We offer two stories this week of immigrant justice struggles here in New York City. First, we report on Mayor Adams’ betrayal of a hard-won agreement between street vendors and the City to decrease harassment and increase new permits for vendors. We then take a brief look at the brewing battle for a fair and equitable 2024 NYC budget that protects essential services for all New Yorkers.
Finally, with grief and outrage, we mark the deaths of 39 migrants in a blaze inside a detention center just across the border from El Paso, Texas, on March 27. The fatal fire is the latest evidence of the inhumane conditions in which growing numbers of asylum seekers and refugees are being held in Mexico, under pressure from the US government to stall their entry into the US.
- Adams administration undermines agreement with street vendors
- A People’s Budget for NYC fiscal year 2024
1. Street Vendors Under Attack
“We are not a public safety issue. We are vendors, and we are what makes New York City great.” –Guadalupe Sosa, longtime Harlem street vendor
Street vendors’ epic struggle for economic survival and respect on NYC streets has recently suffered a sharp setback. The bad news for vendors—almost all immigrants—began with a March 8 news conference, at which Flushing City Councilmember Sandra Ung launched a petition in English, Chinese, and Korean demanding strict enforcement of city street vending regulations. In particular, Ung called for clearing out a downtown Flushing no-vending zone approved by the Council in 2018. Standing alongside the executive director of the Flushing Business Improvement District (BID), with a group of like-minded brick-and-mortar business people, Ung characterized Flushing’s crowded street vendor scene as a threat to public safety. She described “out of control” street vending as a vector for counterfeit goods, live seafood, and illegal cannabis.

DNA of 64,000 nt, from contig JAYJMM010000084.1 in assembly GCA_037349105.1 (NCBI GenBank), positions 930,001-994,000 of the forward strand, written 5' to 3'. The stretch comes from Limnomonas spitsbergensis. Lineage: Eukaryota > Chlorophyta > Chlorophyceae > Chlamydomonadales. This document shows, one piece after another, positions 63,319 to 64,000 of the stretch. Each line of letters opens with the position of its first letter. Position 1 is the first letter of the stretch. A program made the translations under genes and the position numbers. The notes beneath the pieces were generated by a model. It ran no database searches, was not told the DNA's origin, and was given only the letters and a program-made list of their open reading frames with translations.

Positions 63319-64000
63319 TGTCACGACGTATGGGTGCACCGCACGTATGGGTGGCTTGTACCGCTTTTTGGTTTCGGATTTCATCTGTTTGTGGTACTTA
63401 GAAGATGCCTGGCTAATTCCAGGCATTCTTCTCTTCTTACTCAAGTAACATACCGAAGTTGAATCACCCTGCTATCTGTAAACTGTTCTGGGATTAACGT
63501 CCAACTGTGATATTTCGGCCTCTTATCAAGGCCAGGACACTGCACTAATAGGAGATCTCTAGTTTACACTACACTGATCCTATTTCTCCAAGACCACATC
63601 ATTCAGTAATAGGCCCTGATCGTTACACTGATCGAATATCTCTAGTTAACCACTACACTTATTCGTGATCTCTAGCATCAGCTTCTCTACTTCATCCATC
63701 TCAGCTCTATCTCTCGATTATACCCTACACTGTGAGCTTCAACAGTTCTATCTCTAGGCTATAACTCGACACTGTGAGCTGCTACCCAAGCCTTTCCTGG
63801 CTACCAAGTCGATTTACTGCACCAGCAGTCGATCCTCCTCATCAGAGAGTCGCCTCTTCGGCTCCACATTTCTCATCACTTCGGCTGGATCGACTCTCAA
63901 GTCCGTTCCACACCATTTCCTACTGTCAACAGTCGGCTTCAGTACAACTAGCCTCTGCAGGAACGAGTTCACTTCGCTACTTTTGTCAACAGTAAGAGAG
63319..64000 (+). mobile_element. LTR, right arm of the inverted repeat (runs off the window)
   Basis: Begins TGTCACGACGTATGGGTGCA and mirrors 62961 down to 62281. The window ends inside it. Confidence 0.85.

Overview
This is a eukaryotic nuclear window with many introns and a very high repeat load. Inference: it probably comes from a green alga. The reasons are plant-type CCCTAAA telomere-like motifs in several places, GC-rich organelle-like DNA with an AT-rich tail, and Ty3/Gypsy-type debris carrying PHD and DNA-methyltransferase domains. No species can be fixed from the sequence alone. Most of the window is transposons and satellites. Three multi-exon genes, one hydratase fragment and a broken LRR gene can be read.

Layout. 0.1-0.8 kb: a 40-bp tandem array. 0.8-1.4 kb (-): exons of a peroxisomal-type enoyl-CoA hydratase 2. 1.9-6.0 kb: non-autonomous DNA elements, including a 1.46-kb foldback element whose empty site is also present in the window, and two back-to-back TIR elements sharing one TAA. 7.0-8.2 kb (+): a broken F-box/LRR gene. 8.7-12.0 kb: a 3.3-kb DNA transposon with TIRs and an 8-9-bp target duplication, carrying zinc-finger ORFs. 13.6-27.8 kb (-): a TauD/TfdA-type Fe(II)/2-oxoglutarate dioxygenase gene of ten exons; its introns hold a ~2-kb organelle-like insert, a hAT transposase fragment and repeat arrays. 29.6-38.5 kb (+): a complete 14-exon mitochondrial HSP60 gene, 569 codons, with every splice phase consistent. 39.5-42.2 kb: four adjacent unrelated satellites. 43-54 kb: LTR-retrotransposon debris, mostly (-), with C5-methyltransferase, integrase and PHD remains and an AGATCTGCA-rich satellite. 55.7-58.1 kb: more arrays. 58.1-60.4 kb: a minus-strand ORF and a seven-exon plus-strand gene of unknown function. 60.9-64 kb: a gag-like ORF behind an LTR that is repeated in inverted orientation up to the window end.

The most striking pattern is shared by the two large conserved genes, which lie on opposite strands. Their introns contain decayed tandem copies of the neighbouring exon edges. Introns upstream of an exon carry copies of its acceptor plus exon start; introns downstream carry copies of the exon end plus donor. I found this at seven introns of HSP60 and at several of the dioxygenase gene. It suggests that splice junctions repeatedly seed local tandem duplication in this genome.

Quickly seizing the opening provided by Ung, the Adams administration suddenly transferred enforcement of street vending regulations from the Department of Consumer and Worker Protection (DCWP) to the Sanitation Department (DSNY) and its police force, effective April 1. DSNY has been heavily criticized in the past for summarily crushing street vendor property in its garbage trucks.
Putting vendors at the mercy of the DSNY Police undermines a careful agreement reached by vendors, the City Council, and Mayor de Blasio in 2021. This plan included the formation of a Street Vendor Advisory Board with a range of stakeholders, de-emphasis on police action, and substantial increases in the number of vending permits, which have been almost impossible to get for decades. Before April 1, the spirit of this agreement had already been violated by the Adams administration, which implemented major increases in inspections and ticketing. New permits, meanwhile, have been repeatedly delayed.
Street vendor advocates responded to the latest development with shock and anger. “What message is the administration sending us? Are they considering us trash that needs to be picked up?” asked Mohamed Attia, executive director of the Street Vendor Project (SVP). Vendors complained that neither the Advisory Board nor the City Council had been consulted about Adams’ change.